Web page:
Millennials and the New Demographics of 3D Printing

By on July 8th, 2019 in Corporate

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 [Source:  Pew Research Center ]
[Source: Pew Research Center ]

Charles Goulding and Andressa Bonafe of R&D Tax Savers discuss generational impact of 3D printing demographics.

In 2019, millennials will become the largest population group in the U.S. As members of the first truly digital generation approach their prime income years, their impact on business decision-making should reach unprecendented levels. Tech-savvy millennials are the largest users of 3D printing, a technology that should be at the core of their innovative approach to design and production.

Millennials Take Over the Market

According to Pew Research Center, millennials — loosely defined as those born between 1981 and 1996 — became the largest generation in the labor force in 2016, representing over one-third of those who are working or looking for work. Baby boomers, who have long held leadership positions in both private and public sectors, are now moving towards retirement and opening the way for their younger counterparts to take over.

Reaching Peak Income

According to another Pew Research Center report, young adult households currently make more money than most older Americans did at the same age. With the eldest millennials soon to turn 40, they approach the age groups of highest average income, which will translate into an even greater impact on the U.S. market. According to Accenture, millennials will spend $1.4 trillion annually by 2020, representing nearly one-third of total retail sales in the country.

 [Source:  The Wall Street Journal ]
[Source: The Wall Street Journal ]

Navigating the Information Age

Having grown up with technology, millennials bring to the table a valuable set of skills to navigate the information age. Overall, they are especially qualified for generating innovation — as featured in a recent Industry Week article, experts point out that millennials are more prone to taking risks, exploring new skills and opportunities, and adopting new ideas. Not surprisingly, they are expected to challenge many of the established practices of design and production. For instance, the integration of Internet of Things and other data-driven technologies promise to improve operations and transform supply chains.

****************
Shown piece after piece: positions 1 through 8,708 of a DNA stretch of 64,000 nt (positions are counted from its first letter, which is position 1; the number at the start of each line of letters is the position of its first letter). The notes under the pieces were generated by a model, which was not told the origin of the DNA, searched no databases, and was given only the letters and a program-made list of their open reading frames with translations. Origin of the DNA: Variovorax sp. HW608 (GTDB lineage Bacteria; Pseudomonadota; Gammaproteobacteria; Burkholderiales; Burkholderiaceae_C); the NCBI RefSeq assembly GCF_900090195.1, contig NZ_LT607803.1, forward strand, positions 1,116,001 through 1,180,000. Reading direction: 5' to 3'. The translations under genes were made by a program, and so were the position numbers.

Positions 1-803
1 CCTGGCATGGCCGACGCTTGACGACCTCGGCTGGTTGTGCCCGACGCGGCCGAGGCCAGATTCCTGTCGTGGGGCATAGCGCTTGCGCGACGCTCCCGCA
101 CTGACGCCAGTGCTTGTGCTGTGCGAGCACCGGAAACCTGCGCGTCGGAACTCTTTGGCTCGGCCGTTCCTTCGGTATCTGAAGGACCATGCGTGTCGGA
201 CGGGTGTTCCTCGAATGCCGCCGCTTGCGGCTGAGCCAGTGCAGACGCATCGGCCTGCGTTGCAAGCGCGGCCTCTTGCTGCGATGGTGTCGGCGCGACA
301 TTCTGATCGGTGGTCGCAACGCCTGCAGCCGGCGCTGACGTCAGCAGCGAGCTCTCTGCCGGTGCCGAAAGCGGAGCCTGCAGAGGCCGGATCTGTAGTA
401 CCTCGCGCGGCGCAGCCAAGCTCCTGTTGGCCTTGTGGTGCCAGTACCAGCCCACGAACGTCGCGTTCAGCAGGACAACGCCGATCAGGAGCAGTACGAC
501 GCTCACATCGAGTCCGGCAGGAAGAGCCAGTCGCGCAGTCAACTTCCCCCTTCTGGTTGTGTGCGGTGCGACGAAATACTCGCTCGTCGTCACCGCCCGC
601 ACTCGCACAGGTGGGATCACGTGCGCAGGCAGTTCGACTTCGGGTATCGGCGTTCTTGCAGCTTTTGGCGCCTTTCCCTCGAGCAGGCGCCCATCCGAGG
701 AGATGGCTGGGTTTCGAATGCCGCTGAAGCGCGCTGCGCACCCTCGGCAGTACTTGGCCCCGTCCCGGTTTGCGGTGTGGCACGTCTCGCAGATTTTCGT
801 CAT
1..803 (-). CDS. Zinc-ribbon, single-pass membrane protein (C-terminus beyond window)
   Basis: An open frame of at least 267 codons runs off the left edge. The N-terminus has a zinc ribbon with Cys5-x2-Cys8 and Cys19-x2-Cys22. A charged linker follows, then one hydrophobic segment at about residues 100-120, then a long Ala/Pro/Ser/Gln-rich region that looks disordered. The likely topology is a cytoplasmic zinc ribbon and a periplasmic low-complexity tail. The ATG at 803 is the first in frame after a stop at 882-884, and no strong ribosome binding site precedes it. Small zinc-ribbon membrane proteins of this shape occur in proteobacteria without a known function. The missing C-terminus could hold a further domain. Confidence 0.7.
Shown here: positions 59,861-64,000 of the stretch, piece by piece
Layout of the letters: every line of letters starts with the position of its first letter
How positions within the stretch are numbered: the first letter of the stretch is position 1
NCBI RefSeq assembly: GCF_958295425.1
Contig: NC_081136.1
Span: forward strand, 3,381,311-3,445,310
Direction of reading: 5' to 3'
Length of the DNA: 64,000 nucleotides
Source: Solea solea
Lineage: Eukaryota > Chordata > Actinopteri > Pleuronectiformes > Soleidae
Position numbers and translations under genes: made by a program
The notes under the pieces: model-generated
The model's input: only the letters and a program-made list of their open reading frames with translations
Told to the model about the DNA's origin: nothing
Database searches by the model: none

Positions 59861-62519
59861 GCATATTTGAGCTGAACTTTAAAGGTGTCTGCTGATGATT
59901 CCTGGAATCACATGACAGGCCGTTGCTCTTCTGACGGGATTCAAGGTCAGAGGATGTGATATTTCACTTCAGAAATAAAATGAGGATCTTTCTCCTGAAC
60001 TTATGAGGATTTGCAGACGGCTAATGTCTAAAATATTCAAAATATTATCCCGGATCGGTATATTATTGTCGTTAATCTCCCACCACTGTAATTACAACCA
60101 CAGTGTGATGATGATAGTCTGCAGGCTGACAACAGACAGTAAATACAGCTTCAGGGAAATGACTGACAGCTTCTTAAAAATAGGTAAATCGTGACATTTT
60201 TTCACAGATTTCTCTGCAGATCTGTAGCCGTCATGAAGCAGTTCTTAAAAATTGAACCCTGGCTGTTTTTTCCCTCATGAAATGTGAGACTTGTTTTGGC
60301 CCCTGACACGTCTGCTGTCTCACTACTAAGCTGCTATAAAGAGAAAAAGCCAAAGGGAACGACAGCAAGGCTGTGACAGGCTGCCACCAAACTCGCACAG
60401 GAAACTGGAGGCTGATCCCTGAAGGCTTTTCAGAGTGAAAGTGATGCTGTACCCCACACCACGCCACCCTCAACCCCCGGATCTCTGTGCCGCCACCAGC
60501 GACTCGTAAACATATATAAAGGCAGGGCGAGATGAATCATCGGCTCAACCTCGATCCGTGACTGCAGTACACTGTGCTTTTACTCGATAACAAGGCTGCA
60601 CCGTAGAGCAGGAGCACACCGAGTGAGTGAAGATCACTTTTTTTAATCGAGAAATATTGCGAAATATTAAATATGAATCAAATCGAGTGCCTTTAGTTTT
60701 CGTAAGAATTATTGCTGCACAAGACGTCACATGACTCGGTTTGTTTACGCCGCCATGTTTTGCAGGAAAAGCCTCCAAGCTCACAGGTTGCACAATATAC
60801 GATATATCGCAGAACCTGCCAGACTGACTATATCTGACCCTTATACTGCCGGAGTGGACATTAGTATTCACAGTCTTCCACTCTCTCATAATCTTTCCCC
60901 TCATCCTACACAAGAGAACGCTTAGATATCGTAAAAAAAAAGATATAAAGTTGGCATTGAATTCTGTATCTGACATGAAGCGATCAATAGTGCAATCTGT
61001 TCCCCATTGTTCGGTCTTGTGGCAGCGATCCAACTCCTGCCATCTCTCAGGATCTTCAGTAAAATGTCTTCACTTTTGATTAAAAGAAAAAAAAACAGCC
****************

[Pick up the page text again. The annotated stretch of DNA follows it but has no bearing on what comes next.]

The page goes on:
Millennials and 3D Printing

Additive manufacturing is poised to be a key aspect of the millennial-led market. In Sculpteo’s 2019 The State of 3D Printing survey, 80% of companies said that their speed of innovation has been significantly improved by 3D printing. Perhaps unsurprisingly, the research also verified that millennials are the most common users of 3D printing, with over 39% of respondents between 25 and 34 (and more than 60% between 25 and 44).

In addition to enabling significant process improvements, 3D printing is an invaluable tool for unique and customized work, which is often at the core of this generation’s quest for uniqueness and authenticity. Millennials innovative approach and skillset should also allow for a refinement of existing 3D printing capabilities, including enhanced dimensional precision and software functionalities.

The Research & Development Tax Credit

Enacted in 1981, the now permanent Federal Research and Development (R&D) Tax Credit allows a credit that typically ranges from 4%-7% of eligible spending for new and improved products and processes. Qualified research must meet the following four criteria:

  • Must be technological in nature

  • Must be a component of the taxpayer’s business

  • Must represent R&D in the experimental sense and generally includes all such costs related to the development or improvement of a product or process

  • Must eliminate uncertainty through a process of experimentation that considers one or more alternatives

Eligible costs include US employee wages, cost of supplies consumed in the R&D process, cost of pre-production testing, US contract research expenses, and certain costs associated with developing a patent.

On December 18, 2015, President Obama signed the PATH Act, making the R&D Tax Credit permanent. Since 2016, the R&D credit has been used to offset Alternative Minimum Tax (AMT) for companies with revenue below $50MM and, startup businesses can obtain up to $250,000 per year in payroll tax cash rebates.


An ongoing change in demographics will bring millennials to center of the U.S. economy. As tech-savvy professionals reach their prime income years, investment and usage of 3D printing should expand, becoming the basis for a renewed approach to innovation. Additive manufacturing companies should take advantage of R&D tax credits to support their efforts to meet the growing millennial demand.

By Charles Goulding

Charles Goulding is the Founder and President of R&D Tax Savers, a New York-based firm dedicated to providing clients with quality R&D tax credits available to them. 3D printing carries business implications for companies working in the industry, for which R&D tax credits may be applicable.